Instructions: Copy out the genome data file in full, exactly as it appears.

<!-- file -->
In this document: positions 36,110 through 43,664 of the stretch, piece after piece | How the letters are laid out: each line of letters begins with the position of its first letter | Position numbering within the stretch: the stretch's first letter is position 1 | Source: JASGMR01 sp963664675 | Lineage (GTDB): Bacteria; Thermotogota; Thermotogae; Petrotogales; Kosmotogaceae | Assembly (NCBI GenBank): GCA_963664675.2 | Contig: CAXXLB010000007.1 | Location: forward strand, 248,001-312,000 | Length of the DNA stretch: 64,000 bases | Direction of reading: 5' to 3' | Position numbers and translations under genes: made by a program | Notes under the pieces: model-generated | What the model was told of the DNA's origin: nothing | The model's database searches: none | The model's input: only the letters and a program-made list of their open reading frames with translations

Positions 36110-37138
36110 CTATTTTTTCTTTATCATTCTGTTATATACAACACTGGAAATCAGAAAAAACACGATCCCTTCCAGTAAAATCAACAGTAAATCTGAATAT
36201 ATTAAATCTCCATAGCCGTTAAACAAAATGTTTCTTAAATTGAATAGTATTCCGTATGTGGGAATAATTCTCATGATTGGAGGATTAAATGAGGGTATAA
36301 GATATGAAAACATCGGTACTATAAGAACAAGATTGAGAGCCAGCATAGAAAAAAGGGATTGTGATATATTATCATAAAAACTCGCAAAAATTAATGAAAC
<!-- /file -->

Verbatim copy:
In this document: positions 36,110 through 43,664 of the stretch, piece after piece | How the letters are laid out: each line of letters begins with the position of its first letter | Position numbering within the stretch: the stretch's first letter is position 1 | Source: JASGMR01 sp963664675 | Lineage (GTDB): Bacteria; Thermotogota; Thermotogae; Petrotogales; Kosmotogaceae | Assembly (NCBI GenBank): GCA_963664675.2 | Contig: CAXXLB010000007.1 | Location: forward strand, 248,001-312,000 | Length of the DNA stretch: 64,000 bases | Direction of reading: 5' to 3' | Position numbers and translations under genes: made by a program | Notes under the pieces: model-generated | What the model was told of the DNA's origin: nothing | The model's database searches: none | The model's input: only the letters and a program-made list of their open reading frames with translations

Positions 36110-37138
36110 CTATTTTTTCTTTATCATTCTGTTATATACAACACTGGAAATCAGAAAAAACACGATCCCTTCCAGTAAAATCAACAGTAAATCTGAATAT
36201 ATTAAATCTCCATAGCCGTTAAACAAAATGTTTCTTAAATTGAATAGTATTCCGTATGTGGGAATAATTCTCATGATTGGAGGATTAAATGAGGGTATAA
36301 GATATGAAAACATCGGTACTATAAGAACAAGATTGAGAGCCAGCATAGAAAAAAGGGATTGTGATATATTATCATAAAAACTCGCAAAAATTAATGAAAC